12. Shaka Smart, VCU
Already established as a dangerous postseason foe during Eric Maynor’s career, Virginia Commonwealth soared to new heights last season under Shaka Smart.
The then-second year head coach led the Rams to the first Final Four in school history (and second for any CAA team) before falling to Butler in the national semis.
Smart’s scrambling, pressing defenses depend heavily on depth, and the Rams lost quite a bit of that with the graduation of much of their starting lineup.
That being the case, Smart deserves almost as much applause for his team’s 2011-12 performance, as VCU is 20-5 and tied for the CAA lead once again heading into the season’s final month.
11. Steve Alford, New Mexico
Although he's never come close to matching the national title he won as a player, Steve Alford has seen his share of the postseason as a coach.
In stops at Southwest Missouri State, Iowa and New Mexico, Alford has averaged 20 wins a year and earned a combined five trips to March Madness, earning one Sweet 16 berth with the Bears.
Now in his fifth season at New Mexico, Alford has made two NITs and two NCAA appearances so far. With the Lobos at 19-4 on the year, that postseason run is almost certain to continue in 2012.
10. Paul Hewitt, George Mason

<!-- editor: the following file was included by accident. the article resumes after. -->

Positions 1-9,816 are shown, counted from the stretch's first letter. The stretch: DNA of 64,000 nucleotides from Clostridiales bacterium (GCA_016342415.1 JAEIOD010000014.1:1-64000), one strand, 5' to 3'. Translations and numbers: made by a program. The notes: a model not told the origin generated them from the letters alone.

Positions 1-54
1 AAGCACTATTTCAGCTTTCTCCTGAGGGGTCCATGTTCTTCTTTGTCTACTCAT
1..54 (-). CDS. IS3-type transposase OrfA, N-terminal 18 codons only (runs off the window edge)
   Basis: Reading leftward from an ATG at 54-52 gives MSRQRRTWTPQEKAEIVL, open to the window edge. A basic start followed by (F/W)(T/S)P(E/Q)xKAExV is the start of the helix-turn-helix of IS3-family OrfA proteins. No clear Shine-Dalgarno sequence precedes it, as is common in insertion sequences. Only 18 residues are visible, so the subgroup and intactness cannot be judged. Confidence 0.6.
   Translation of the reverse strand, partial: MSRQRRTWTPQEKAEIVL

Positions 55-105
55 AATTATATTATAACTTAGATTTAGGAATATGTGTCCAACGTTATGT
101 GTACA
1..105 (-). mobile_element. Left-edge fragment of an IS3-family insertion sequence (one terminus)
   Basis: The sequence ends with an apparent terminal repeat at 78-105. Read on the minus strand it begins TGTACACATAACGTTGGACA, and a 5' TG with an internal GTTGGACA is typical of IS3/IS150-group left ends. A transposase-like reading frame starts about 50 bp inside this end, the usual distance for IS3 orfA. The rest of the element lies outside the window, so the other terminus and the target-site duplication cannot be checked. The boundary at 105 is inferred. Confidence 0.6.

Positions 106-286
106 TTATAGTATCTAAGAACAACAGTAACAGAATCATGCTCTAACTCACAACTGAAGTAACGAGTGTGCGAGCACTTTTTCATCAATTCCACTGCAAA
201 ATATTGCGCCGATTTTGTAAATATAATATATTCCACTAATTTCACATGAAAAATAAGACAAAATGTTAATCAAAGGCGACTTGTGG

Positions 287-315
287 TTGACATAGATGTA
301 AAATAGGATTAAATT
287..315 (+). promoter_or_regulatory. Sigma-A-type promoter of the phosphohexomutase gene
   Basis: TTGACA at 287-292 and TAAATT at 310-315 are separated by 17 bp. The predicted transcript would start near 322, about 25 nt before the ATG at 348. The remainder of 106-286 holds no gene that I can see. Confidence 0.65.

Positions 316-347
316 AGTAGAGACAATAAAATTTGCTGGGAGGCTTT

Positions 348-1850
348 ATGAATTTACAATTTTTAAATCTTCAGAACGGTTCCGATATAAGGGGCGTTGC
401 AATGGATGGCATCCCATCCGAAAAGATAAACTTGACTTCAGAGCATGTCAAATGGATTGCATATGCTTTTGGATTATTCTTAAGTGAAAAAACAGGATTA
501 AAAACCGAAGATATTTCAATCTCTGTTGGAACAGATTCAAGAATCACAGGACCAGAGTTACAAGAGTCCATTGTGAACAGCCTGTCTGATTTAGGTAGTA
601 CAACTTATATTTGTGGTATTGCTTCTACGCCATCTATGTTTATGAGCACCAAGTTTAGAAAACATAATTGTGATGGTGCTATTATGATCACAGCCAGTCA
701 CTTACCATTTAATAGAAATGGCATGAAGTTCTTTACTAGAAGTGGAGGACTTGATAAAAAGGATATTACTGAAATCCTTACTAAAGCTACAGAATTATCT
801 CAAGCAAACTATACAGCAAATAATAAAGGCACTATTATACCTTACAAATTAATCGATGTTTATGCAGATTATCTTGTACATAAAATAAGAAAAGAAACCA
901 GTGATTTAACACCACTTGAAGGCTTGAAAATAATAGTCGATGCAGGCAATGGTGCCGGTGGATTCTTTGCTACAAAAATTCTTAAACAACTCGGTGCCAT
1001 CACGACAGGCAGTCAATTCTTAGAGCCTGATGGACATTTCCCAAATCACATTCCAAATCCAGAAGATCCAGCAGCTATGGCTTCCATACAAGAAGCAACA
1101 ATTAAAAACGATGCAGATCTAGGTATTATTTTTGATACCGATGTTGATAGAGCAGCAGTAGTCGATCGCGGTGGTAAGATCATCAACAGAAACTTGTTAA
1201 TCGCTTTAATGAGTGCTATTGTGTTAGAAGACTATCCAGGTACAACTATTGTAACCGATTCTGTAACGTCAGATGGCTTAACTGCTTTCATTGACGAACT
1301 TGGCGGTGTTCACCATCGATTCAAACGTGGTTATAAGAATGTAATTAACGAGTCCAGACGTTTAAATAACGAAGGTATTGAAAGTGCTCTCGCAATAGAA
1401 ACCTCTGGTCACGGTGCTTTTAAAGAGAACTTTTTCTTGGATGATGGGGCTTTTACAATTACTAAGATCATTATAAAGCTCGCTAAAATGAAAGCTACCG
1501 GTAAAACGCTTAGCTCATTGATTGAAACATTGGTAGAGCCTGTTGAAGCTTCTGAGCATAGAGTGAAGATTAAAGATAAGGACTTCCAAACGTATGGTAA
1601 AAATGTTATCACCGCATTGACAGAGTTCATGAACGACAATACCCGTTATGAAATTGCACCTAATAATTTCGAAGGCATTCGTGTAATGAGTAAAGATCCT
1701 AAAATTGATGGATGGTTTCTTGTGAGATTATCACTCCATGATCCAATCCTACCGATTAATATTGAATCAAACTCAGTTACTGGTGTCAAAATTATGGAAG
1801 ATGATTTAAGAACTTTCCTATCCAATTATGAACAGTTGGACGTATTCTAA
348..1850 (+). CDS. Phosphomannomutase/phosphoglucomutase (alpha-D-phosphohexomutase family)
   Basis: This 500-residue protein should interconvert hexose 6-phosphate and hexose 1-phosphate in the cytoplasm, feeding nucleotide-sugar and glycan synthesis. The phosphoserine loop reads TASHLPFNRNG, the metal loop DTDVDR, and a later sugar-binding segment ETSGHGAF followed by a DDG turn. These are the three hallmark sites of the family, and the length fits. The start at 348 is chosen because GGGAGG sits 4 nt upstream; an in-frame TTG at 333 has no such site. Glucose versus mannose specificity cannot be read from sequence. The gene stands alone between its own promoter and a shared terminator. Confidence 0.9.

Newly installed at George Mason, Paul Hewitt is returning to the mid-major ranks after a decade in the ACC. Hewitt began his coaching career at Siena, where he recorded a pair of 20-win seasons and made the second NCAA tournament in school history.
For the last 11 years, Hewitt has enjoyed a largely successful stint at Georgia Tech that featured five NCAA tournament berths (including a trip to the 2004 national title game).
Given the rising reputation of the CAA, he has a fair chance to keep up his outstanding rate of postseason appearances as the head man for the Patriots, who hold a share of the CAA lead heading into this season's home stretch.
9. Phil Martelli, St. Joseph's
In 17 seasons at St. Joseph’s, Phil Martelli has become synonymous with the Hawks program. Earlier this year, he set the all-time wins record at the school, a total that now stands at 315 and counting.
Martelli’s teams have made five trips to the NCAA tournament, most recently in 2008. He’s never made a Final Four, but he came within inches when Jameer Nelson’s last-second jumper went begging against Oklahoma State in 2004.
8. Ben Braun, Rice
Although Ben Braun has struggled mightily in four seasons with Rice—the Owls’ 13-11 mark this year gives him a shot at his first winning record with the school—he’s more than proven his coaching chops elsewhere.